CENTAUREA

FAMILY: Asteraceae

TYPE
  • Annuals
  • Perennials
SUN EXPOSURE
  • Full Sun
WATER
  • Moderate Water

Plant Details

Annual forms of Centaurea are grown mainly for cut flowers; perennial kinds are valued principally for their soft, silvery foliage. All are relatively easy to grow. For best performance, add lime to acid soils. In most cases, plan to sow seeds of annuals or set out plants of perennial kinds in spring (or in fall, in mild-winter areas).

C. americana. BASKET FLOWER. Annual. Zones US, MS, LS, CS, TS; USDA 6-11. Native to central and southwestern U.S. Grows to 56 ft. high, 3 ft. wide, with rather rough, oval leaves to 4 in. long. Blooms in summer; flower heads to 4 in. wide are rose-pink, paler toward center. Good in arrangements, fresh or dried.

C. cineraria (C. gymnocarpa). DUSTY MILLER. Perennial in Zones LS, CS, TS; USDA 8-11; annual anywhere. (This common name applies to many plants with whitish to silvery white foliage.) From Italy. Compact plant grows to 1 ft. wide, 1 ft. or taller. Velvety white, 3- to 6-in. leaves, mostly in basal clump, are strap shaped, with broad, roundish lobes. Solitary 1-in. flower heads (purple, occasionally yellow) in summer. Trim back after flowering. Attracts bees. Not browsed by deer.

C. cyanus. BACHELOR'S BUTTON, CORNFLOWER. Annual. Zones US, MS, LS, CS, TS; USDA 6-11. Native to northern temperate regions. Grows 1212 ft. tall and less than a foot wide; will send out branches if given sufficient space. Narrow, gray-green leaves are 23 in. long; spring to midsummer flowers are 1112 in. wide, in blue, pink, rose, wine-red, white. Blue forms are traditional favorites for boutonnieres. Bushy, compact 'Jubilee Gem' reaches just 1 ft. high, has deep blue blooms; Polka Dot strain has all the typical cornflower colors on 16-in. plants. 'Black Ball' has dark crimson double flowers on 1- to 2-ft. stems. Sow seed in late summer or fall.

C. dealbata. PERSIAN CORNFLOWER. Perennial. Zones US, MS, LS; USDA 6-8. Native to the Caucasus. Forms an upright, bushy clump 23 ft. tall and about as wide. Deeply cut leaves to 8 in. long are deep green above, silvery beneath. In midsummer, leafy stems bear thistlelike pink blossoms to 112 in. across; they make long-lasting cut flowers. May require staking, especially if grown in rich soil. 'Steenbergii' is a compact selection just 12 ft. tall, with 2-in. blooms in rich carmine-pink.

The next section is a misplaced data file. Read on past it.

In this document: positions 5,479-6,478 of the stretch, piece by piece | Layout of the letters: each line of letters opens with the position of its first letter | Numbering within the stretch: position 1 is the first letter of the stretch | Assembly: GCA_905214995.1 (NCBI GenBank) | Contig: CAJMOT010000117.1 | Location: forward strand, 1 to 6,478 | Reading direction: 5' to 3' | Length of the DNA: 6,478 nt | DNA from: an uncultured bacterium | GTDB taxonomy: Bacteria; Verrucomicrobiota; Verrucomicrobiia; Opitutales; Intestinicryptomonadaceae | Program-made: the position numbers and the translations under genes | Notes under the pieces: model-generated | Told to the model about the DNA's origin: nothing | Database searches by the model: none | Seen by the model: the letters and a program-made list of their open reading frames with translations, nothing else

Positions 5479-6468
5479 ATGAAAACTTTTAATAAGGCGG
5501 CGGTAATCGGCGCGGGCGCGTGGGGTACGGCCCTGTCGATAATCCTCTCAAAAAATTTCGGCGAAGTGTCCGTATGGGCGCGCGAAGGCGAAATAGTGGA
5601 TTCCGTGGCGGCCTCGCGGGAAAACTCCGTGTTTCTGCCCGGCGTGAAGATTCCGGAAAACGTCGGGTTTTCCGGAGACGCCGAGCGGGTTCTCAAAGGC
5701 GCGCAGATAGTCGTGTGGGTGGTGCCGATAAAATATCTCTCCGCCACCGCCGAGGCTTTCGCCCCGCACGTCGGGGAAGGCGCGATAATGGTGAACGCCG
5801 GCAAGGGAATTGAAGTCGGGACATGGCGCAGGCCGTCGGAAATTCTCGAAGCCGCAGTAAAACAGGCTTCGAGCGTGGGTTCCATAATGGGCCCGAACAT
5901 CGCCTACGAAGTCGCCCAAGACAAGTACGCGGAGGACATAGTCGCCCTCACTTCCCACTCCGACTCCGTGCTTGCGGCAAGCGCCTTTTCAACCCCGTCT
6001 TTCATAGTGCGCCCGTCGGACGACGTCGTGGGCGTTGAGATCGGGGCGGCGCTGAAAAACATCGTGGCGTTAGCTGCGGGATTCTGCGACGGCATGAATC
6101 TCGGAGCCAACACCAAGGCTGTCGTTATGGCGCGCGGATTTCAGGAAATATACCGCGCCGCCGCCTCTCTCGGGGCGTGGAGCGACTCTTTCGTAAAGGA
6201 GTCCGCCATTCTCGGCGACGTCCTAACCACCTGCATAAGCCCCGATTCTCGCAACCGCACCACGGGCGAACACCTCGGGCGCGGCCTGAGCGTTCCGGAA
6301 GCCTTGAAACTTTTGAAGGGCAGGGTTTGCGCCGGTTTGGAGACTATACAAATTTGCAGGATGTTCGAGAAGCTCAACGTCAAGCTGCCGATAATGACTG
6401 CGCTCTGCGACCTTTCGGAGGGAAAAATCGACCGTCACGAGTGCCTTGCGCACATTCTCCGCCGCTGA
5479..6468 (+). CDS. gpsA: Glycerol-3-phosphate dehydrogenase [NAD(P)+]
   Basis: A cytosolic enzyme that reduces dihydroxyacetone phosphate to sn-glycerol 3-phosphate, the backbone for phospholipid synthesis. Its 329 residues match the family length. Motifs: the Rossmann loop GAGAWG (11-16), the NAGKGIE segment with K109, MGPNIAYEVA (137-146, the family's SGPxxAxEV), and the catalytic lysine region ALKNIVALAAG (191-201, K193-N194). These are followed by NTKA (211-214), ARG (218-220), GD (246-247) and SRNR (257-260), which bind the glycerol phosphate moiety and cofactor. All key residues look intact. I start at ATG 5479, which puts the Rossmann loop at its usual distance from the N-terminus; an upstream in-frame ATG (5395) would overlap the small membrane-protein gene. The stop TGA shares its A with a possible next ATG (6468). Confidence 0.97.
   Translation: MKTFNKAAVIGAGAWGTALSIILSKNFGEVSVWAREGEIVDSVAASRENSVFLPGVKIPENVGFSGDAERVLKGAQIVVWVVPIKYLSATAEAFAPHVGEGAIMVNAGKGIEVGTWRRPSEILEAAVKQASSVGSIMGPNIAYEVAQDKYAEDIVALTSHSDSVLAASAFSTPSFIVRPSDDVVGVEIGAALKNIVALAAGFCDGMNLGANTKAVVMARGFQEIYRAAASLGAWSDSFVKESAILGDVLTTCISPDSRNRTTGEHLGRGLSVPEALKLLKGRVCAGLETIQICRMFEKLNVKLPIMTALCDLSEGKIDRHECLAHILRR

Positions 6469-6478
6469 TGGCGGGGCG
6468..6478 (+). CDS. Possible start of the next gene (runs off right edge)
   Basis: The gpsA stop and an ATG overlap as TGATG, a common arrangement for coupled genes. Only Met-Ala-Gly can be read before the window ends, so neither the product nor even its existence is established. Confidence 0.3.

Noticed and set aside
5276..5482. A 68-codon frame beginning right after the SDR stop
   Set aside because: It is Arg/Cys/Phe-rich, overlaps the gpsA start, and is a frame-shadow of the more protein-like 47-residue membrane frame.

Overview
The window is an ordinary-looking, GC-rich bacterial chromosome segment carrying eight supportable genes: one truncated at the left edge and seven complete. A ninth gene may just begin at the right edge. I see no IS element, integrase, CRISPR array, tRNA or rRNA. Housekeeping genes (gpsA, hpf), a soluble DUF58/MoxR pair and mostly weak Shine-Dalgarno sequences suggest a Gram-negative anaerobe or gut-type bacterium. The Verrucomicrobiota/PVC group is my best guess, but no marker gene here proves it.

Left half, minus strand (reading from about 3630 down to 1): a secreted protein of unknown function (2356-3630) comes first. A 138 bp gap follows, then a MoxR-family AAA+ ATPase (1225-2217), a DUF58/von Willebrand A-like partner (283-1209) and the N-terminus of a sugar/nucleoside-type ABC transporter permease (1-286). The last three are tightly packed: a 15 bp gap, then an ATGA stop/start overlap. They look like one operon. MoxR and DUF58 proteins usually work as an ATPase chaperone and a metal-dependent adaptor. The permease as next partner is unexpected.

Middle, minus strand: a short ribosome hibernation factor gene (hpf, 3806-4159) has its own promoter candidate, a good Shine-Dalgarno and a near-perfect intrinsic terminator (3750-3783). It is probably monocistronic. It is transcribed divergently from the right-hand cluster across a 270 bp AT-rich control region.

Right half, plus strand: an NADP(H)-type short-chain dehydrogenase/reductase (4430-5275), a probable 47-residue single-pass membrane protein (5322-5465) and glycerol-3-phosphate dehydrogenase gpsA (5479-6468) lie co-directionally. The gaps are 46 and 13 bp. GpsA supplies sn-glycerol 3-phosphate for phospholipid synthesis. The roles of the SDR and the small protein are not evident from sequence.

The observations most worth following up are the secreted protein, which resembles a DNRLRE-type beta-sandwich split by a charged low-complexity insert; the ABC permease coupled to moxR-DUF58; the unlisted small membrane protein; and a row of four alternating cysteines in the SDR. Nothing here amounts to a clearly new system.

C. hypoleuca 'John Coutts'. Perennial. Zones US, MS, LS; USDA 6-8. Variety of a species from Asia Minor. Looks something like C. montana but has more deeply lobed leaves and deep rose flower heads. Sometimes offered as a selection of C. dealbata.

C. macrocephala. GLOBE CENTAUREA. Perennial. Zones US, MS, LS; USDA 6-8. From the Caucasus. Leafy plant with coarse leaves 68 in. long; reaches 34 ft. tall, 2 ft. wide, with 2-in. clusters of yellow summer flowers tightly enclosed at the base by overlapping papery, shiny brown bracts. Flower heads resemble thistles. Use in fresh or dried arrangements.

C. montana. MOUNTAIN BLUET. Perennial. Zones US, MS, LS; USDA 6-8. Native to the mountains of central Europe. Forms clumps to 112 ft. tall and wide, with grayish green, broadly lance-shaped, 5- to 7-in.-long leaves. Flowers resembling ragged, 3-in. blue cornflowers top the stems in late spring to midsummer. Divide every other year. This is a cool-season plant and is less vigorous in warmer climates. Regular water. 'Alba' has white blooms. 'Amethyst Dream' has deep purple flowers. The two-toned 'Amethyst in Snow' sports white blooms with a deep purple center. 'Black Spider' has purplish-black flowers, with the outermost petals elongated and incurving.

C. moschata. SWEET SULTAN. Annual. Zones US, MS, LS, CS, TS; USDA 6-11. From Asia Minor. Erect plant, branching at base; grows to 2 ft. tall, 10 in. wide. Imperialis strain reaches 3 ft. high. Deeply toothed green leaves to 4 in. long. Thistlelike, 2-in. flower heads with a musky fragrance bloom from spring to fallmostly in shades of lilac through rose, but sometimes in white or yellow. Splendid cut flower. Sow seed directly on soil in spring or set out as transplants. Needs lots of heat.

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